Wednesday, April 28, 2010
Northwest Flavors: Jerusalem Artichokes
In the spirit of local food, this is the first of a new monthly recipe post featuring something in season and available at our Pacific Northwest farmer's markets.
This month several farmers at Northwest farmer’s markets are selling those knobby, lumpy tubers commonly called Jerusalem artichokes or sunchokes. Did you assume they are related to artichokes?
Side by side, what do you think?
My brother John grows these in his Willamette Valley garden, but doesn’t harvest the root. But since they are so odd-looking and endearingly homely, I had to figure out a good way to use them besides as just a potato substitute. Plus they are good for you!
Last year I noticed a recipe for them in one of my favorite cookbooks (by one of my favorite cookbook authors, notice my copy is a little dog-eared from use): Local Flavors by Deborah Madison.
With the combination of sunchokes, globe artichokes (just coming into local grocery stores in the last couple weeks from California), shallots, and lentils, this braised dish makes a tasty and savory supper tossed with buckwheat soba noodles.
Try making this when you have a leisurely time frame, which for me is usually on the weekend. After dismantling a couple big artichokes to get down to the heart and stem, chopping, sautéeing, and simmering, a few hours passed before dinner was ready. I guess this qualifies as a Slow Food dish, but relax and enjoy the process!
Here’s the recipe, which I’ve adapted from Deborah Madison’s Local Flavors.
Artichokes and Sunchokes Braised with Lentils
½ cup dried French LePuy lentils or black Beluga lentils (hard to find but worth it – in Seattle get them in bulk at PFI), sorted and rinsed
2 large globe artichokes
Fresh-squeezed lemon juice from 1 lemon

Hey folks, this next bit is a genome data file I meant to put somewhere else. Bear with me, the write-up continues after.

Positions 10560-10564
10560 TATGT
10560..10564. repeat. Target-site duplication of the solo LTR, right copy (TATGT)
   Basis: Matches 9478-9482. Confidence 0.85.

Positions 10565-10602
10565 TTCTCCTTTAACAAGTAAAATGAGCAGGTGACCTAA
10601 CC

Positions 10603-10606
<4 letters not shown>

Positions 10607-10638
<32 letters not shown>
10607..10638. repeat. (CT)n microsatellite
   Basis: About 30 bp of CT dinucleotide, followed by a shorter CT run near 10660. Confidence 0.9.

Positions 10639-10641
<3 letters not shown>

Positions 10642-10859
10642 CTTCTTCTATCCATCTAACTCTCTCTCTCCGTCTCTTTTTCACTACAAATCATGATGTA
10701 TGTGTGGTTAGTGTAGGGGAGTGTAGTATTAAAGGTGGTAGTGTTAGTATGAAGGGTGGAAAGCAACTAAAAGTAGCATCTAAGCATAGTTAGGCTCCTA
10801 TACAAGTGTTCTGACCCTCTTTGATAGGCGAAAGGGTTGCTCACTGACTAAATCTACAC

6 to 8 sunchokes, scrubbed
4 medium shallots, peeled and sliced 1/3-inch thick
1-2 tablespoons olive oil
1-2 minced garlic cloves
1 teaspoon dried marjoram
Optional 1-2 tablespoons butter
1. Cover the lentils with 2.5 cups water in a medium sauce pan, add ½ t. salt and simmer until tender but not mushy. Drain and reserve the cooking liquid.
2. After pulling off all the leaves and cutting off the fuzz to get to the artichoke hearts, dice the hearts and peeled stems into little pieces about ¼ inch.
As you go, toss the pieces into a bowl of water with the lemon juice.
Dice the sunchokes into slightly larger pieces.
3. Heat a large sauté pan, and then add the olive oil, followed by the chopped artichokes, sunchokes, and shallots. Sauté for about 5 minutes, then season with ½ t. salt and fresh ground black pepper, add ¾ cup of the reserved lentil cooking liquid. Cover and simmer for about 20 minutes or until the veggies are tender. Keep moist with more lentil broth if needed.
4. Add the lentils, marjoram, and more broth if needed to keep a bit of a sauce quality. Simmer for about more 5 minutes while cooking the pasta (next step).
5. Bring a pot of water to a boil and cook the soba noodles for 3 to 5 minutes, checking to make sure they are al dente and not mushy. Drain and set aside for a couple minutes. (Note, I’ve tried the 100 percent buckwheat, but they’re just not as easy to work with as most brands that are a mix of wheat and buckwheat.)
6. Right before serving, stir in butter if used (I never do), and serve tossed with freshly cooked soba noodles or pasta of your choice. Top with parsley (I used chives snipped from my yard because I didn’t have parsley) and freshly grated parmesan.
I like this with a fresh greens salad dressed with a lemon vinaigrette. The lemon also brightens and balances the earthiness of the sunchokes and lentils, so you might even serve with lemon wedges to taste. I'd pair it with a dry wine white like a sauvignon blanc or pinto gris if you want to imbibe.
I got my shallots from Anselmo's at the Ballard Farmer's Market. They specialize in wonderful alliums (garlics, leeks, onions, shallots). I get sunchokes from Stony Plain Farm, which sets up at numerous farmer's markets around the Puget Sound region.